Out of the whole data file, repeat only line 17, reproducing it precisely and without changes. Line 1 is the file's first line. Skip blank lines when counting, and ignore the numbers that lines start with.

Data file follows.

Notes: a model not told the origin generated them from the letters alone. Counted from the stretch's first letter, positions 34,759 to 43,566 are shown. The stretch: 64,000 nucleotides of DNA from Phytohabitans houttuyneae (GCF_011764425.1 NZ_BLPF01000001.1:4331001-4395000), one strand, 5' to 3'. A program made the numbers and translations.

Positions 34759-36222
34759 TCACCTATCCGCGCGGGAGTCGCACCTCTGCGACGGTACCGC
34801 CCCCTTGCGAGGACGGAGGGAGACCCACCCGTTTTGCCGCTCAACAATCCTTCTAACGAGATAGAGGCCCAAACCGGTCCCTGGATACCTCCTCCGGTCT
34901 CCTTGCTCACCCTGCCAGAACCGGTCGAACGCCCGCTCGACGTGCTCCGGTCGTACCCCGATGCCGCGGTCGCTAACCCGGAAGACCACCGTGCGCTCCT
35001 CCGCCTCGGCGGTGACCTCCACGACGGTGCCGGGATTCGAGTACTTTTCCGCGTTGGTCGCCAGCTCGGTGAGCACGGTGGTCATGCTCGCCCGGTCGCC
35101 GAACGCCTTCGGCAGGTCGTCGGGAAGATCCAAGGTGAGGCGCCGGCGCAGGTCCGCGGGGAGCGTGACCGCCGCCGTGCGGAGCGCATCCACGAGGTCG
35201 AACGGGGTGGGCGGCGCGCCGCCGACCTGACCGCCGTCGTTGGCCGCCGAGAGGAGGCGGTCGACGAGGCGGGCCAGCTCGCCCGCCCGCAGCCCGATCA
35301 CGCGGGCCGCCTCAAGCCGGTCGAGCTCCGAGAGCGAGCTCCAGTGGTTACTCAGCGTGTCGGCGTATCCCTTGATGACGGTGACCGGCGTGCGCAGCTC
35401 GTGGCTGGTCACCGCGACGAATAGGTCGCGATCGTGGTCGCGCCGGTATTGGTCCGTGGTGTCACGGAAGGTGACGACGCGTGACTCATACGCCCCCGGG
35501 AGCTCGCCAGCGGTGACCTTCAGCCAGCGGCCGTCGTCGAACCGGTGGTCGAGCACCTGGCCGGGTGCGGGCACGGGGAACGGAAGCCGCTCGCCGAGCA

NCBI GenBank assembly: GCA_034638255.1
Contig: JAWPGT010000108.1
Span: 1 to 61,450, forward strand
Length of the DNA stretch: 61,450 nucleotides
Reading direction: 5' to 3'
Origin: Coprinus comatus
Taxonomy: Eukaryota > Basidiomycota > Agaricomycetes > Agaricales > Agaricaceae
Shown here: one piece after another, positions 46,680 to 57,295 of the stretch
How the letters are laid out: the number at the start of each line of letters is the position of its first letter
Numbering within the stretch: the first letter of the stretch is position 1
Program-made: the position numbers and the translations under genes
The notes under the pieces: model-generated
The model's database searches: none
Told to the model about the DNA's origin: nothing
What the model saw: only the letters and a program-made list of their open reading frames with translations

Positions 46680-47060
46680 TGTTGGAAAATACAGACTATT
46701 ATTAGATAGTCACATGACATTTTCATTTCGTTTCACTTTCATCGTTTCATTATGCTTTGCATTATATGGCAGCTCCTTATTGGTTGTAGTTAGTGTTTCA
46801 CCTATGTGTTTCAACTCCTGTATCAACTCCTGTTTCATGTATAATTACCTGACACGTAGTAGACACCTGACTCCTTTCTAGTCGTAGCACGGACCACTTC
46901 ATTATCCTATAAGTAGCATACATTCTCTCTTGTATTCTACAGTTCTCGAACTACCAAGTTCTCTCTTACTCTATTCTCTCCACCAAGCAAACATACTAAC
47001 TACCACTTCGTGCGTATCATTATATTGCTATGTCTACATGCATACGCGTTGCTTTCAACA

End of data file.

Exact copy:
Origin: Coprinus comatus